Data mining is the process of posing queries to large quantities of data and extracting information often previously unknown using mathematical, statistical, and machine-learning techniques. Data mining has many applications in a number of areas, including marketing and sales, medicine, law, manufacturing, and, more recently, homeland security. Using data mining, one can uncover hidden dependencies between terrorist groups as well as possibly predict terrorist events based on past experience. One particular data-mining technique that is being investigated a great deal for homeland security is link analysis, where links are drawn between various nodes, possibly detecting some hidden links. This article provides an overview of the various developments in data-mining applications in homeland security. The organization of this article is as follows. First, we provide some background on data mining and the various threats. Then, we discuss the applications of data mining and link analysis for homeland security. Privacy considerations are discussed next as part of future trends. The article is then concluded.
Data mining is the process of posing various queries and extracting useful information, patterns, and trends often previously unknown from large quantities of data possibly stored in databases. Essentially, for many organizations, the goals of data mining include improving marketing capabilities, detecting abnormal patterns, and predicting the future, based on past experiences and current trends. There is clearly a need for this technology. There are large amounts of current and historical data being stored. Therefore, as databases become larger, it becomes increasingly difficult to support decision making. In addition, the data could be from multiple sources and multiple domains. There is a clear need to analyze the data to support planning and other functions of an enterprise.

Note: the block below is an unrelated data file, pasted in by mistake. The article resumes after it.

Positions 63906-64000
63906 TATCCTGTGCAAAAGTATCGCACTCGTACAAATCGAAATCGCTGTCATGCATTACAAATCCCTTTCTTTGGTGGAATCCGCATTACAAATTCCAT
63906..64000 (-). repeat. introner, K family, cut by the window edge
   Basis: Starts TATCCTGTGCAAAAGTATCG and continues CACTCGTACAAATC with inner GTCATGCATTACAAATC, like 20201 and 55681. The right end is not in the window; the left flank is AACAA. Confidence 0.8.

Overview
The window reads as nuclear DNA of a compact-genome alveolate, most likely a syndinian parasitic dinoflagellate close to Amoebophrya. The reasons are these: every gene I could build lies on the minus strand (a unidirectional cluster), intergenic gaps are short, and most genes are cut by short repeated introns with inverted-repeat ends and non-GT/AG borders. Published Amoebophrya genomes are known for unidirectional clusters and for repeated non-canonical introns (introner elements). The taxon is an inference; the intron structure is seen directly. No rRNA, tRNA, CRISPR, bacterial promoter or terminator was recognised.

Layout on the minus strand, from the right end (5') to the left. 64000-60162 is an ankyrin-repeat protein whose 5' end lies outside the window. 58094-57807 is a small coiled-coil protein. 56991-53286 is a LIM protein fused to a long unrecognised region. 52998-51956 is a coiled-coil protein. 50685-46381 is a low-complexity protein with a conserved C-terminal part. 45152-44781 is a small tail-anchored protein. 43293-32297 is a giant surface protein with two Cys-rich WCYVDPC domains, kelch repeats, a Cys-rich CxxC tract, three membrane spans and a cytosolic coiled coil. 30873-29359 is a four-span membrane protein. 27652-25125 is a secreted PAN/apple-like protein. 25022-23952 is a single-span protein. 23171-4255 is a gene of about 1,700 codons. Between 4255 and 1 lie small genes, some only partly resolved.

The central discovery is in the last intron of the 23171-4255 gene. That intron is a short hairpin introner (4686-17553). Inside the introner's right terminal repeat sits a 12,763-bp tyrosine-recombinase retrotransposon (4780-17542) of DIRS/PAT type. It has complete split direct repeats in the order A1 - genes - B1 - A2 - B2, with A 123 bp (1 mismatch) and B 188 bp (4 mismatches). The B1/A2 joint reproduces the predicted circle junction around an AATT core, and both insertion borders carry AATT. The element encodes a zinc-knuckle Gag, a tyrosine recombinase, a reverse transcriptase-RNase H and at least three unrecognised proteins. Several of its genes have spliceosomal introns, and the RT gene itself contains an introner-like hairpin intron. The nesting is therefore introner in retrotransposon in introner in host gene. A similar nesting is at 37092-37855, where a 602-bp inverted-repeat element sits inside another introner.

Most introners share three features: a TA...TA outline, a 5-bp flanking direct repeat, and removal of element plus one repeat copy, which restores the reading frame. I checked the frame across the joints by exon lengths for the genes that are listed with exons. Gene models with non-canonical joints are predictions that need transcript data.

Some of the data-mining techniques include those based on statistical reasoning techniques, inductive logic programming, machine learning, fuzzy sets, and neural networks, among others. The data-mining problems include classification (finding rules to partition data into groups), association (finding rules to make associations between data), and sequencing (finding rules to order data). Essentially, one arrives at some hypotheses, which is the information extracted from examples and patterns observed. These patterns are observed from posing a series of queries; each query may depend on the responses obtained to the previous queries posed.
Data mining is an integration of multiple technologies. These include data management, such as database management, data warehousing, statistics, machine learning, decision support, and others, such as visualization and parallel computing. There is a series of steps involved in data mining. These include getting the data organized for mining, determining the desired outcomes to mining, selecting tools for mining, carrying out the mining, pruning the results so that only the useful ones are considered further, taking actions from the mining, and evaluating the actions to determine benefits. There are various types of data mining. By this we do not mean the actual techniques used to mine the data, but what the outcomes will be. These outcomes also have been referred to as data-mining tasks. These include clustering, classification anomaly detection, and forming associations.
While several developments have been made, there also are many challenges. For example, due to the large volumes of data, how can the algorithms determine which technique to select and what type of data mining to do? Furthermore, the data may be incomplete and/or inaccurate. At times, there may be redundant information, and at times, there may not be sufficient information. It is also desirable to have data-mining tools that can switch to multiple techniques and support multiple outcomes. Some of the current trends in data mining include mining Web data, mining distributed and heterogeneous databases, and privacy-preserving data mining, where one ensures that one can get useful results from mining and at the same time maintain the privacy of individuals (Berry & Linoff; Han & Kamber, 2000; Thuraisingham, 1998).